- The Washington Times - Friday, October 2, 2009

When seniors Jerry and Zelda Wiener decided it was time to sell their Falls Church home after 44 years, the biggest challenge was figuring out how to move into a home that was half the size of their current one.

“The emotional twang of moving from one situation to the next and giving up what we were used to was hard on both of us,” says Mr. Wiener.

Yet, Mr. Wiener advises other senior citizens, “Don’t put off selling your house if you are ready to move. Do it today. Our biggest regret is that we didn’t do this sooner.”

The Wieners worked with Anna Greves, a personal moving consultant with Greenspring, an Erickson retirement community in Springfield. Ms. Greves helped them update their home, organize their belongings, sell their home and move.

“When working with seniors, I find that their greatest fear is that they have lost equity in their home and that they won’t be able to sell it,” says Ms. Greves. “We show them that, especially if they have lived in the home for 25 years or more, they often have a lot of equity.”

She adds that if sellers price the home according to its true market value and make some minor changes to update the property, they may be able to sell in a short amount of time. The Wieners removed the carpet in their home, restored the hardwood floors underneath and replaced their front door to make the property more appealing.

“I think it’s important to acknowledge that owning a granny house [a home that has been lived in for decades] is an honorable thing,” says Ms. Greves. “There’s no need to rip up the baths and the kitchen, but the owners do need to paint the fence, paint rooms a light color, cut the grass, change the light bulbs and take the photos off the refrigerator.”

Ms. Greves says a few personal photos are acceptable because many buyers like the idea of a “family home.” She recommends removing carpet if hardwood floors are underneath (instead of replacing carpet), since many people value hardwood floors.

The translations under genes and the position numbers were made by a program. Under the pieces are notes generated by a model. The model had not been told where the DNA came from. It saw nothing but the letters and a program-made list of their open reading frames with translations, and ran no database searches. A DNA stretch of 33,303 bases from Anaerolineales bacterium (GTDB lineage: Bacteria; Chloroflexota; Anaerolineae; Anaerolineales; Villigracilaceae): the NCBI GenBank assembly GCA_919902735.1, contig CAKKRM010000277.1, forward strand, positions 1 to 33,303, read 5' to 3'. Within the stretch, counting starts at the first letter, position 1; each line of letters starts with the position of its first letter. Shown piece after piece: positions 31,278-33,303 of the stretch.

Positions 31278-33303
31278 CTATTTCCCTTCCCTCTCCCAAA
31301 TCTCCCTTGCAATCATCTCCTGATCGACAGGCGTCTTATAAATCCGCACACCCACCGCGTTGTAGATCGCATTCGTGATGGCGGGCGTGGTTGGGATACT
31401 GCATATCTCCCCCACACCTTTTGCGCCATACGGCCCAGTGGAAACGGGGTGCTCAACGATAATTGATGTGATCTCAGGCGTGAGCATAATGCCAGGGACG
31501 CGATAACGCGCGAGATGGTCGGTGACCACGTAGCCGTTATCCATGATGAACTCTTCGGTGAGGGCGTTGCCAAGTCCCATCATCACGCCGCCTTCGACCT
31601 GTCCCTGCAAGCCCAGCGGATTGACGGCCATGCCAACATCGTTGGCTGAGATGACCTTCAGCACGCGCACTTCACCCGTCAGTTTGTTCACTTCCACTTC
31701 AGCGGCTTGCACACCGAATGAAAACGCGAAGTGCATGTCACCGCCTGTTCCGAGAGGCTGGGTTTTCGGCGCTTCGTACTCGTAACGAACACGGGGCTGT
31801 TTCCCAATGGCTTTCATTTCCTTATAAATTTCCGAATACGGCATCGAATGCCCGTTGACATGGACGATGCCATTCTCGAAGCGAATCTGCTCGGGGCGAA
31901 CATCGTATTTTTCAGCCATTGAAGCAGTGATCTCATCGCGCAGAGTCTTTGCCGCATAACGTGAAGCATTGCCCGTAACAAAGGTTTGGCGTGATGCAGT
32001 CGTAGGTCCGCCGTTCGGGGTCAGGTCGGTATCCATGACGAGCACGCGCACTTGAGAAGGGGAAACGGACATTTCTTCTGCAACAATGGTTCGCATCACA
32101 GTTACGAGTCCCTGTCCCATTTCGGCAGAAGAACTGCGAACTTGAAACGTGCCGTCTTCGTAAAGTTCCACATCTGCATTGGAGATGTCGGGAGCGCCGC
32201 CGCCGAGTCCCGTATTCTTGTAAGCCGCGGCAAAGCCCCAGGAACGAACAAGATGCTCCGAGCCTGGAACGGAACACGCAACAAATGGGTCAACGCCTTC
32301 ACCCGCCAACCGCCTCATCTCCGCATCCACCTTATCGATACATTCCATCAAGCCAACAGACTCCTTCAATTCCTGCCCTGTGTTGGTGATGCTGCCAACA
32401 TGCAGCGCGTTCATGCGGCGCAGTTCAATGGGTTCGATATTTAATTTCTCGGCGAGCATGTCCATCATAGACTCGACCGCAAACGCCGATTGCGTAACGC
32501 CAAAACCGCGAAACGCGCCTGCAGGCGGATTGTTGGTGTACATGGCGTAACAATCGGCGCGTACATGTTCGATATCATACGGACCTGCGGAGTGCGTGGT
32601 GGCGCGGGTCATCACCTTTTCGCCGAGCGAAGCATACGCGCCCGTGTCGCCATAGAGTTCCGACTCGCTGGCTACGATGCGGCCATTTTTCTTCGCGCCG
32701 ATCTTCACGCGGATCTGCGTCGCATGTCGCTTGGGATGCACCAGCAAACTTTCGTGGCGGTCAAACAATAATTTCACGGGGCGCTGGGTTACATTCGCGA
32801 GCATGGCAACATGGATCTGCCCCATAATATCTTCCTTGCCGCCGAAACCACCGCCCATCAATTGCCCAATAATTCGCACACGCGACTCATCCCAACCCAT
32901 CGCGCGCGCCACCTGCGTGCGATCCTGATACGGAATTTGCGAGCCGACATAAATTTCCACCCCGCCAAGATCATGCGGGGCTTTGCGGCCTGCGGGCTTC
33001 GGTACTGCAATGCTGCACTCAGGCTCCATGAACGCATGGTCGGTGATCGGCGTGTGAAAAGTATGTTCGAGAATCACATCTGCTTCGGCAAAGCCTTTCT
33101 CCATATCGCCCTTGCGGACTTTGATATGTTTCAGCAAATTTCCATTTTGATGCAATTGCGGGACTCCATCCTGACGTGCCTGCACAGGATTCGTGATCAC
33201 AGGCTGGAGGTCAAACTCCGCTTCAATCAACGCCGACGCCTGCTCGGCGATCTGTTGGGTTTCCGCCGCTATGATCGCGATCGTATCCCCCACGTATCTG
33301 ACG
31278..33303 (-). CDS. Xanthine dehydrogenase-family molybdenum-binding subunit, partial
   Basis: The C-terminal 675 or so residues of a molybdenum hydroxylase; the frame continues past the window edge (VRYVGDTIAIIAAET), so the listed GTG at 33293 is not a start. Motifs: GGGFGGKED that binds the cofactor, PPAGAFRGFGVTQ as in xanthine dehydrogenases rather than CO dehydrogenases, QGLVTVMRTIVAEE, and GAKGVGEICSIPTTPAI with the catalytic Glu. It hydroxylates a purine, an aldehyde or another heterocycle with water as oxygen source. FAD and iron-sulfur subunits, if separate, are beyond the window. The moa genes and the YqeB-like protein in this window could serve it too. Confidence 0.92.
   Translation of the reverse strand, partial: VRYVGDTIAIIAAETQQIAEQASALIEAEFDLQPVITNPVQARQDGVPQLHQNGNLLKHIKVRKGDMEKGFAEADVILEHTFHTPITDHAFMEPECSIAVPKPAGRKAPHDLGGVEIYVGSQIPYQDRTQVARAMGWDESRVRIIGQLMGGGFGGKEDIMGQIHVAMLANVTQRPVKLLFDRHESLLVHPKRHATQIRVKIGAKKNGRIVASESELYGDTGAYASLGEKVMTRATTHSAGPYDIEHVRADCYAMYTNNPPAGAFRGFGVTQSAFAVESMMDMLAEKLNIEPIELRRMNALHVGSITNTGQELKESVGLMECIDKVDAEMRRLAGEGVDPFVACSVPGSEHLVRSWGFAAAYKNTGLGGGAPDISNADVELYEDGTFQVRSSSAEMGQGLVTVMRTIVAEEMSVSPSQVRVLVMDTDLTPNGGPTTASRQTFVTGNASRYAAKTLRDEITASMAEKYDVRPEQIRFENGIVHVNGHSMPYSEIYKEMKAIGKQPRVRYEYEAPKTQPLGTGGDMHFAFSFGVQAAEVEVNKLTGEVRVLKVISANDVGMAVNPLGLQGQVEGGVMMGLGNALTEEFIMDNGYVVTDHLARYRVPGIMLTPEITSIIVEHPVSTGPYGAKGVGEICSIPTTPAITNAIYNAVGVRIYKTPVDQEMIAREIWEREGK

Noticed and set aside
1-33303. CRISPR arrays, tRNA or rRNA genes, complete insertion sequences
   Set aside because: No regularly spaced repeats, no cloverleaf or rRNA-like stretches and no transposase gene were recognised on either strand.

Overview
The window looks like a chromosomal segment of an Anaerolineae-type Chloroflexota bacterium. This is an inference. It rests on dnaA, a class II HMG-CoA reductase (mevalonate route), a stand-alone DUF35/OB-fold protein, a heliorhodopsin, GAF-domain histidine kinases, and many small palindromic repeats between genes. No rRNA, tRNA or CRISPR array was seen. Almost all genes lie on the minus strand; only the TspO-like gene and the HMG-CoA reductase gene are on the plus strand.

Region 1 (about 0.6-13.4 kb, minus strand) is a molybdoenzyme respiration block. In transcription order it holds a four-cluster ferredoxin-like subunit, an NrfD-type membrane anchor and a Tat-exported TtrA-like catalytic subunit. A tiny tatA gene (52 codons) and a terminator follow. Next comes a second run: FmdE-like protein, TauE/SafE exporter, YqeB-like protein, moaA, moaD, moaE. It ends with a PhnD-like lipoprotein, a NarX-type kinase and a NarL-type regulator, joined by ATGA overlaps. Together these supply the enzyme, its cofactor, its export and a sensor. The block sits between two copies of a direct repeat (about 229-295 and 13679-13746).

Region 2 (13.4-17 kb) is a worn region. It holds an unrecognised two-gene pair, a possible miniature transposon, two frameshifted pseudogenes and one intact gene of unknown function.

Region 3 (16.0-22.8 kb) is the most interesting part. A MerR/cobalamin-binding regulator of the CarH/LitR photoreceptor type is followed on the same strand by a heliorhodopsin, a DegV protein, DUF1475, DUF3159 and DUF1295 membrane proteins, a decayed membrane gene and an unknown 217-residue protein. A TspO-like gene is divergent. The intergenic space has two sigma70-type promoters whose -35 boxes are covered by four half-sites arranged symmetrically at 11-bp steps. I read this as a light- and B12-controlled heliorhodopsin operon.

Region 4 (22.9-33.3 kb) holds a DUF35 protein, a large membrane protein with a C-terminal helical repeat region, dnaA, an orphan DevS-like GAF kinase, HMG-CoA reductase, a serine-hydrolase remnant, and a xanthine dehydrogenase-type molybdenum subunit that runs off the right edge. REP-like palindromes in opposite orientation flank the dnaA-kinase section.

Michelle Rios, a Realtor with Coldwell Banker Residential Brokerage in Friendship Heights, is a certified Senior Real Estate Specialist (SRES). The National Association of Realtors developed the SRES designation for Realtors who have received specialized training to work with senior citizens.

Ms. Rios recommends that sellers update the items around the home that people touch most often, such as kitchen and bath fixtures and the refrigerator.

For seniors, it’s difficult to decide what will go to the new home and what will be left behind. Decluttering a home is rarely easy for sellers, but it is even more challenging for owners who have lived in a home for decades.

“It may take a couple of weeks or longer, working with the sellers and with a team of experts certified in senior moving, to assess what to move and what to do with other possessions,” says Ms. Rios. “We literally go around with colored stickers to identify items to give to family and friends, items to move, items to give away and items to sell. Then we go over a floor plan of the new location.”

Ms. Greves and Ms. Rios both have partnerships with places that accept donations of furniture, pianos, professional or family archives, collections and even stockpiled, unneeded prescription medicines. Senior moving services also provide unpacking services, which can be a relief to seniors who may not be up to the physical challenges of moving.